Developer Jon Stovell of Reliance Properties says all 30 micro suites were rented in days when they were

released in September 2011, mostly by young people who have a different view of life in the big city.


"The city is your living room. The city is your dining room. You don't need to use your own resources to recreate all

that when you can just step out your door and enjoy a park, a beach, a restaurant, a café," Stovell said.


With rent calculated at 30 per cent of gross income, Stovell said the units would be considered affordable for

people with an income of $26,400 annually.


The building used to be a dilapidated eyesore in historic Gastown -- a rundown rooming house forced to close in

2006 because of fire and safety violations.


Some housing advocates wanted it reborn as low-income housing but city councillor Kerry Jang says diversity in

the rental market is important, especially in a city with sky-high rents.


"If we really want to solve Vancouver's housing crisis, whether you're a homeless person on the street or a new

couple looking to buy their first home, we have to be able to provide a range of housing," he said.


The developer is building another micro-loft complex in east Vancouver that one will sell suites in the 300-square-

foot range for about $170,000. There's also another building planned for Victoria.


Ardiel said he would "absolutely" buy one: "If this was for sale I would have bought it. I just think it's such a smart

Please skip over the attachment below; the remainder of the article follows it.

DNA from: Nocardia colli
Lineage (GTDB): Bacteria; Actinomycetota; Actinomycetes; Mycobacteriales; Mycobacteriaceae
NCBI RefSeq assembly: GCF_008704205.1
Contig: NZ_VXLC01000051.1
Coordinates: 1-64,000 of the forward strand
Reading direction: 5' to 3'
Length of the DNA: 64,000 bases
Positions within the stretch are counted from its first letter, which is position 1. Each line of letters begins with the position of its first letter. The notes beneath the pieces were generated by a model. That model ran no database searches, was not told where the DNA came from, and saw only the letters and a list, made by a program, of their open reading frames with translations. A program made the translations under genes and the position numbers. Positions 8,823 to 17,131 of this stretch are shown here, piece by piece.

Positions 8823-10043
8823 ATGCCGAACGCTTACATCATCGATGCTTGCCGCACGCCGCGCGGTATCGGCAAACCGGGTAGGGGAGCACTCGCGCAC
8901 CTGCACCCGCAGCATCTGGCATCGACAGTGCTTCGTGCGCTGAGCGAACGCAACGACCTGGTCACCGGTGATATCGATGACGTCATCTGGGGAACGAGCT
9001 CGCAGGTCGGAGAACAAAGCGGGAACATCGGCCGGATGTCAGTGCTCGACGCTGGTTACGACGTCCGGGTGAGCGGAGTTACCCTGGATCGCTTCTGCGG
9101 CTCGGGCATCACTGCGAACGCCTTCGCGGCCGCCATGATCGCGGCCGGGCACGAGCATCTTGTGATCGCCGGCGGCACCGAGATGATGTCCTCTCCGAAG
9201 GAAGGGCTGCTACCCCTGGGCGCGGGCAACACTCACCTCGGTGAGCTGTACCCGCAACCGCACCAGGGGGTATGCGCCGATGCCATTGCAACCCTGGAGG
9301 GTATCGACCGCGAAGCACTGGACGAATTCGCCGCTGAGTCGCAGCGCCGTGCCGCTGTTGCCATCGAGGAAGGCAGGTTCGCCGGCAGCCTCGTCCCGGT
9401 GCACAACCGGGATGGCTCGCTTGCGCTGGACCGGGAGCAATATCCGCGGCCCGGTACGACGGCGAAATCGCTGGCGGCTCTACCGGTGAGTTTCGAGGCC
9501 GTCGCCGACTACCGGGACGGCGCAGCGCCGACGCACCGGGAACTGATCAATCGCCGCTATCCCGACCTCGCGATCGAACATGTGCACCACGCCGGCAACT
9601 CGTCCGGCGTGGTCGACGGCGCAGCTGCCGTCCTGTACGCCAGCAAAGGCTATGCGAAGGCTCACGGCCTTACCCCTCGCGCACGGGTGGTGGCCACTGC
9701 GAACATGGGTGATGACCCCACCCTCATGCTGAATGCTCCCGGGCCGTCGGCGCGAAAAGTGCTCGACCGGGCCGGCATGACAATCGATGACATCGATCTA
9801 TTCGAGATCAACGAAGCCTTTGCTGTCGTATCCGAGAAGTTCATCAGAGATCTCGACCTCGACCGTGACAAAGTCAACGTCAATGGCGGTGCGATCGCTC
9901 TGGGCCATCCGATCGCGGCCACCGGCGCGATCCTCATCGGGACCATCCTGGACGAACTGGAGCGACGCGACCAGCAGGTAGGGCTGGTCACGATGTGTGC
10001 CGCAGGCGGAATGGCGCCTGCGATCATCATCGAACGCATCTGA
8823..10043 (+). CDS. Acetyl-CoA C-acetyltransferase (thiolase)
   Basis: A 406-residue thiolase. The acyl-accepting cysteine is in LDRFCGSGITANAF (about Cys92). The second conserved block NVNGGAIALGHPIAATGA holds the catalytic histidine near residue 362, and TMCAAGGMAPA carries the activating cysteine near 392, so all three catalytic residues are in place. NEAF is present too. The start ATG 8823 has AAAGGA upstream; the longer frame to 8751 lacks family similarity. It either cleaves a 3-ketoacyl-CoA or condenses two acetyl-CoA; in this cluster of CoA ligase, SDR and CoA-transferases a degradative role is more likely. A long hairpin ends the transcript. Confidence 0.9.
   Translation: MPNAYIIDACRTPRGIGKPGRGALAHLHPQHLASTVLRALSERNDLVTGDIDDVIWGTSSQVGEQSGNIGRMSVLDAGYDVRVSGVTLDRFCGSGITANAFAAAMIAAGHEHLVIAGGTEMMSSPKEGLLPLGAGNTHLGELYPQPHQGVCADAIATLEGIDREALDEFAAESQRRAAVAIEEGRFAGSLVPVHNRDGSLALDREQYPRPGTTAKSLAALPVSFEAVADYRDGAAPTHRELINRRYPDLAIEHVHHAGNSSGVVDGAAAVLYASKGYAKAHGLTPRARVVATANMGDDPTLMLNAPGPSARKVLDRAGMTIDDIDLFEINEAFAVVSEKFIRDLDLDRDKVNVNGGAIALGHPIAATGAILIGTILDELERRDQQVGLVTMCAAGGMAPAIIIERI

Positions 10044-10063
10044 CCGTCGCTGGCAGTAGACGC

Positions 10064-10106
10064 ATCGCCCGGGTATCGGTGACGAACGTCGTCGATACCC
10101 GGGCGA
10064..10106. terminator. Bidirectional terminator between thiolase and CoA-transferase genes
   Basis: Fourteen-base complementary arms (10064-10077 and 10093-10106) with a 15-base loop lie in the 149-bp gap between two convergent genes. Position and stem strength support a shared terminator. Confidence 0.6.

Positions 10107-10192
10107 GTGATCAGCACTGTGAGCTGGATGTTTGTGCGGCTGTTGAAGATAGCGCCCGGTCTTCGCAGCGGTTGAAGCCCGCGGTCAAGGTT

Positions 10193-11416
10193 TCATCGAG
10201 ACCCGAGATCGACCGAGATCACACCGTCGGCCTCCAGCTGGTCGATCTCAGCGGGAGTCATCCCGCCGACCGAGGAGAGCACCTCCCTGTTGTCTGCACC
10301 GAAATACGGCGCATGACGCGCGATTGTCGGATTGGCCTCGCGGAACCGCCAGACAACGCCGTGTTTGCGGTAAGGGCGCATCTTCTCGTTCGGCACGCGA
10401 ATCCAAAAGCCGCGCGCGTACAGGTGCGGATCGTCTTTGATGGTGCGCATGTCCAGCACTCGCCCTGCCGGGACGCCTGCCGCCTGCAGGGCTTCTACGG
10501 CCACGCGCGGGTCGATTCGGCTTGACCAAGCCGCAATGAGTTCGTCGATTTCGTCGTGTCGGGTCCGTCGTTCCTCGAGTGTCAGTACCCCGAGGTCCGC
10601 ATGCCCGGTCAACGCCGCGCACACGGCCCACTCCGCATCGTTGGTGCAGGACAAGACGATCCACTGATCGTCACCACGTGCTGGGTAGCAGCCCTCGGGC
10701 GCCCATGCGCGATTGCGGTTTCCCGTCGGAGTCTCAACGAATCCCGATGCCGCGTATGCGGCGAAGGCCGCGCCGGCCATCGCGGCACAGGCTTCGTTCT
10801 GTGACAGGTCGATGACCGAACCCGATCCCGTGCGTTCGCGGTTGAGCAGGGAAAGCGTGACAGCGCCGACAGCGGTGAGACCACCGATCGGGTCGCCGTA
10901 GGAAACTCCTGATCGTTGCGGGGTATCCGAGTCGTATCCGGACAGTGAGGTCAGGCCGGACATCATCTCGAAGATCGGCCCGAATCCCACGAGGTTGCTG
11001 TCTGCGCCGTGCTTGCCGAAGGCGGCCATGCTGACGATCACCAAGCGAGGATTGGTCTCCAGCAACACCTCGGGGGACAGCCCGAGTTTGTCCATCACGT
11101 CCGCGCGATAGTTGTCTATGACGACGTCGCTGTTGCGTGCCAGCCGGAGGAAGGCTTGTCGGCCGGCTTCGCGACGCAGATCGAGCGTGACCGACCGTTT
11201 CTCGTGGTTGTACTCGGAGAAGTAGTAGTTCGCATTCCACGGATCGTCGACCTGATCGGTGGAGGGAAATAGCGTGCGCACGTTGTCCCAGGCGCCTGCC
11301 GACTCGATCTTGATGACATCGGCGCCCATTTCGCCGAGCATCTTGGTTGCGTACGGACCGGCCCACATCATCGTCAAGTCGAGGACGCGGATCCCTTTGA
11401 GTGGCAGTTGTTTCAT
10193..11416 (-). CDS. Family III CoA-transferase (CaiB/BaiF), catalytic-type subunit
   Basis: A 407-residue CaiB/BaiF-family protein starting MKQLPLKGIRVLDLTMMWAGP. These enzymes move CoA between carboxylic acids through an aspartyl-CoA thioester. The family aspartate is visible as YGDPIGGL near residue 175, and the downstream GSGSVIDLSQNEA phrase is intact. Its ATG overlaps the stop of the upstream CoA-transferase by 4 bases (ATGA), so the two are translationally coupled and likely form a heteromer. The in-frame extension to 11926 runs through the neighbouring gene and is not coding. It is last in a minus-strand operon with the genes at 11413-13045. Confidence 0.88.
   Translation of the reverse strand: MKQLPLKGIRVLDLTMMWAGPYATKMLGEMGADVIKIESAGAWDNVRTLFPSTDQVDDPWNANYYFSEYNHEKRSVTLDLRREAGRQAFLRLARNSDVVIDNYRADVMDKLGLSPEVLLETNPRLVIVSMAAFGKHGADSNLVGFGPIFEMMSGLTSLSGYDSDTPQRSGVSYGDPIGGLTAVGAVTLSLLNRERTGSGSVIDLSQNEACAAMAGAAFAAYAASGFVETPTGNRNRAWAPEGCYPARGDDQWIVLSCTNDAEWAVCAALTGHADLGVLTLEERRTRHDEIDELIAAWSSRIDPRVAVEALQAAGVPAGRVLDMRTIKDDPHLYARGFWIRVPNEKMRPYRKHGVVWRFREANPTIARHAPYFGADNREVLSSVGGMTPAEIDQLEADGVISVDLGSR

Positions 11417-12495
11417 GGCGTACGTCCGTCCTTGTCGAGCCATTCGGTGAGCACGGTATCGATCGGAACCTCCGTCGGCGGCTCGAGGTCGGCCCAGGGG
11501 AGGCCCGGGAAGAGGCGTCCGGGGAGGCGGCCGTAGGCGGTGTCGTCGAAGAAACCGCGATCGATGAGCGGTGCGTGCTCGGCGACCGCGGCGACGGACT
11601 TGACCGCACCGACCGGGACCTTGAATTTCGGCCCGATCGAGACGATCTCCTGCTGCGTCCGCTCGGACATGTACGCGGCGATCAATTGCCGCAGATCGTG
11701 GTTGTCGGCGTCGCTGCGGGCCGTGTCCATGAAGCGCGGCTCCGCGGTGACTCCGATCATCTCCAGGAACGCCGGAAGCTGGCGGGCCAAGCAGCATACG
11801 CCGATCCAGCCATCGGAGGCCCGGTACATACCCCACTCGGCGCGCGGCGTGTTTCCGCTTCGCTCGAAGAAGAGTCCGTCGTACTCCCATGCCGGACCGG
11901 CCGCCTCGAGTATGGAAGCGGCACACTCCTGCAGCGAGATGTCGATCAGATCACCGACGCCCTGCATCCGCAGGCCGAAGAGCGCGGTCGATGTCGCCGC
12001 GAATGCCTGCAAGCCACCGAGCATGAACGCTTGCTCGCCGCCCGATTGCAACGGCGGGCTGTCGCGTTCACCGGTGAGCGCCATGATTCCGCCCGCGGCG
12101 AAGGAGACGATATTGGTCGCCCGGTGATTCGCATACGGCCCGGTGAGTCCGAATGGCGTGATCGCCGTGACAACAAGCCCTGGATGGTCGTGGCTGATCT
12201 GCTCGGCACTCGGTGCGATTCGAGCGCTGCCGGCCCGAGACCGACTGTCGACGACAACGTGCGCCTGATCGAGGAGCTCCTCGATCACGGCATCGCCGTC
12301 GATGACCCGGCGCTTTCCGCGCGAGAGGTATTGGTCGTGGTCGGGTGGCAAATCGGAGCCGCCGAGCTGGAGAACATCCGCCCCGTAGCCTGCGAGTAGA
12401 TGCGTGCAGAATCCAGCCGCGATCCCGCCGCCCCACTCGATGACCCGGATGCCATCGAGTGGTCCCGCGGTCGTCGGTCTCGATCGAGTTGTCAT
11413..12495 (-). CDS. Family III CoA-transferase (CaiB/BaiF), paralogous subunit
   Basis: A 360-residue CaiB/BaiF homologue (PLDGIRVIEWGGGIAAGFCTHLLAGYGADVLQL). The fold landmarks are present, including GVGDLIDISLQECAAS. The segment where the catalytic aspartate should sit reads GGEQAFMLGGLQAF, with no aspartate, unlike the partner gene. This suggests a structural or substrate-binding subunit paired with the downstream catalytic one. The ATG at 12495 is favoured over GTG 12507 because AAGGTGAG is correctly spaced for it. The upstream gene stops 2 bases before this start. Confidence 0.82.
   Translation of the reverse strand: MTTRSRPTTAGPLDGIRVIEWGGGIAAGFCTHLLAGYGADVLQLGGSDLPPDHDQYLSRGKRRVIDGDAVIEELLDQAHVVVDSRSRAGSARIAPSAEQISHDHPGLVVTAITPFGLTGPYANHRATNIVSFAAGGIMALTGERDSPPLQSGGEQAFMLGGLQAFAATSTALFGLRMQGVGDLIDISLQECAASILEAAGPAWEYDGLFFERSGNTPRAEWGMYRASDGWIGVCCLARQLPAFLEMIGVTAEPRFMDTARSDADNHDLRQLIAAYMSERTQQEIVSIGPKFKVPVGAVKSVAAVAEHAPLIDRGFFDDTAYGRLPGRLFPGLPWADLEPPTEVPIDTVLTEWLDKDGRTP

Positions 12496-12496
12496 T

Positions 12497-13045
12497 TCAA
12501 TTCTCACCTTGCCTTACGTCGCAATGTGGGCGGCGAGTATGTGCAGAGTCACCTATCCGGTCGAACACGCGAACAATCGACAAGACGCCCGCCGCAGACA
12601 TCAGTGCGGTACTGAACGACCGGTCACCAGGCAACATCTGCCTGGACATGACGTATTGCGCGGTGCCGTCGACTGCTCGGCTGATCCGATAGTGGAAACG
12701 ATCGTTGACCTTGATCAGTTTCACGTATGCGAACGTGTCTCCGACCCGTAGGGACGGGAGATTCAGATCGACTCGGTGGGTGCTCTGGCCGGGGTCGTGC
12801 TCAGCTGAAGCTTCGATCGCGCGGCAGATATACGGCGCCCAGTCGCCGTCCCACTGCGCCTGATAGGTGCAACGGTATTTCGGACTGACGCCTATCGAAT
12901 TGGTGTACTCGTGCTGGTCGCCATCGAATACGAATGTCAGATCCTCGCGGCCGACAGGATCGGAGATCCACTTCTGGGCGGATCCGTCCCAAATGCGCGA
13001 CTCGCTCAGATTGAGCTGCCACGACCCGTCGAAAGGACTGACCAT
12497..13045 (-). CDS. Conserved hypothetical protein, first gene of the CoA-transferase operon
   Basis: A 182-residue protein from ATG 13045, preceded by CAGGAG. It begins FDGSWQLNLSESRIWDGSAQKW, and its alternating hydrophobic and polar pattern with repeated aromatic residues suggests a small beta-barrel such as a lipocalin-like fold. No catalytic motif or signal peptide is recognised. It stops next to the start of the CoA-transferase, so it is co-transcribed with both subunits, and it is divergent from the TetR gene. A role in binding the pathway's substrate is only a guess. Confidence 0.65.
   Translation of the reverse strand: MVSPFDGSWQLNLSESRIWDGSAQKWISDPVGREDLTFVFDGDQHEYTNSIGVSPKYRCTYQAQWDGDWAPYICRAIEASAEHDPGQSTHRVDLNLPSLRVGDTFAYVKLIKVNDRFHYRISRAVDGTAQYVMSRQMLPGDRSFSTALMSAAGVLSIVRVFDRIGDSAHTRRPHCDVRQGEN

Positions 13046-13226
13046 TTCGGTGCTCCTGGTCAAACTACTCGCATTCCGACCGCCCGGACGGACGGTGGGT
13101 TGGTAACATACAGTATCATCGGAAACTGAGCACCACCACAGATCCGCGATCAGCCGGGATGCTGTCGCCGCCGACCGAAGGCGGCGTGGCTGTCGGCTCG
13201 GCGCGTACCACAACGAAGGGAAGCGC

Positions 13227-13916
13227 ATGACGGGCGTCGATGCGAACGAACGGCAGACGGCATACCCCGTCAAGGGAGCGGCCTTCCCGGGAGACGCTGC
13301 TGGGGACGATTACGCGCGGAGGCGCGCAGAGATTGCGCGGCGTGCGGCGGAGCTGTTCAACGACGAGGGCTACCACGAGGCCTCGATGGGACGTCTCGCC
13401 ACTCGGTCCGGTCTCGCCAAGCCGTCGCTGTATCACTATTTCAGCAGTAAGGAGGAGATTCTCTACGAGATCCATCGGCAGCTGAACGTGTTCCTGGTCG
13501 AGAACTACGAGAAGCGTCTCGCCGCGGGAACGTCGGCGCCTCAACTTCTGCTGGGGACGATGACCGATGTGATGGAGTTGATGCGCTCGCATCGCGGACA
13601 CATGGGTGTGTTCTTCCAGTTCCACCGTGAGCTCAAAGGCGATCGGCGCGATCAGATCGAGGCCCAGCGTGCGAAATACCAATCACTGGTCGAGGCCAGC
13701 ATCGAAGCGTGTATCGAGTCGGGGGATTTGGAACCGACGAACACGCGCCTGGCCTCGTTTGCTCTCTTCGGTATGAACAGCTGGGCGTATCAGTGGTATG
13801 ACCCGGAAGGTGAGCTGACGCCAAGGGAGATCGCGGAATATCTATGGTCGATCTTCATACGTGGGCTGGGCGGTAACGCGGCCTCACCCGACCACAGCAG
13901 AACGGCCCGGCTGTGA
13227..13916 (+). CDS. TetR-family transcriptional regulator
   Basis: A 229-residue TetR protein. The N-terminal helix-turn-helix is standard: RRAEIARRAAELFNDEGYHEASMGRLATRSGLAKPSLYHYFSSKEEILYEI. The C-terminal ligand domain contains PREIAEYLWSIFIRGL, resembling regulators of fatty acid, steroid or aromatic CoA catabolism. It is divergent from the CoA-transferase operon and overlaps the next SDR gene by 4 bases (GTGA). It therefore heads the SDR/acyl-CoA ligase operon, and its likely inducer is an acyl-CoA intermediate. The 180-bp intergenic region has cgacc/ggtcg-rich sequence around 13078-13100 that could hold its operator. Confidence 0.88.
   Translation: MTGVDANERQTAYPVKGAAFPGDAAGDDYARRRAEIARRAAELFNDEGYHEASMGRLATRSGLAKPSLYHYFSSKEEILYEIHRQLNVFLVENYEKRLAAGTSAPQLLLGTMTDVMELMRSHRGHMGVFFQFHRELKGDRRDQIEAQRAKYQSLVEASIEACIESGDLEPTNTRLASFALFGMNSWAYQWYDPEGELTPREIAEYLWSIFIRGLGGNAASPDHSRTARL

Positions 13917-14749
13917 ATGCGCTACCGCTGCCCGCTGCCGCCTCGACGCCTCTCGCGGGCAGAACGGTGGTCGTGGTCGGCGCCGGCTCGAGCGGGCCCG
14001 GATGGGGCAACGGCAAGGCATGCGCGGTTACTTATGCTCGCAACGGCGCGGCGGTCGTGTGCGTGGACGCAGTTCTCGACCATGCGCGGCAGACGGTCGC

Watch CTV tonight as Lynda Steele tours this mini housing solution, and take a look at the amenities packed into

200 square feet.




By Michele Lerner |


If you rented out your home to a tenant instead of selling the house during a slow market, you might be ready

now to put it on the market. The effort to sell a home can be complicated by the presence of a renter.


While many real estate agents recommend waiting until your lease expires and selling your home without a renter

in residence, not all landlords can afford to have their home vacant for a few months during the transition. In

addition, local regulations can impact the process of selling an investment property.


"The first thing any landlord should do is to check out the local tenant-landlord rules," says Patricia Kennedy, an

associate broker with Evers & Co. Real Estate in Washington, D.C. "The rules vary from one jurisdiction to

another. For instance, in D.C., tenants have the right of first refusal when a home goes on the market and again

when an offer comes in."


Kennedy suggests that homeowners start the sales process by communicating clearly with the tenants and

asking if they want to buy the home.


Ben Hoefer, a Realtor with John L. Scott Real Estate in Seattle, says, "There are some exceptions and some great

tenants that keep a place in good condition and are cooperative. But in general, having a tenant can have a

negative impact on a home that's on the market. Normally, the home drops in value because of the condition of the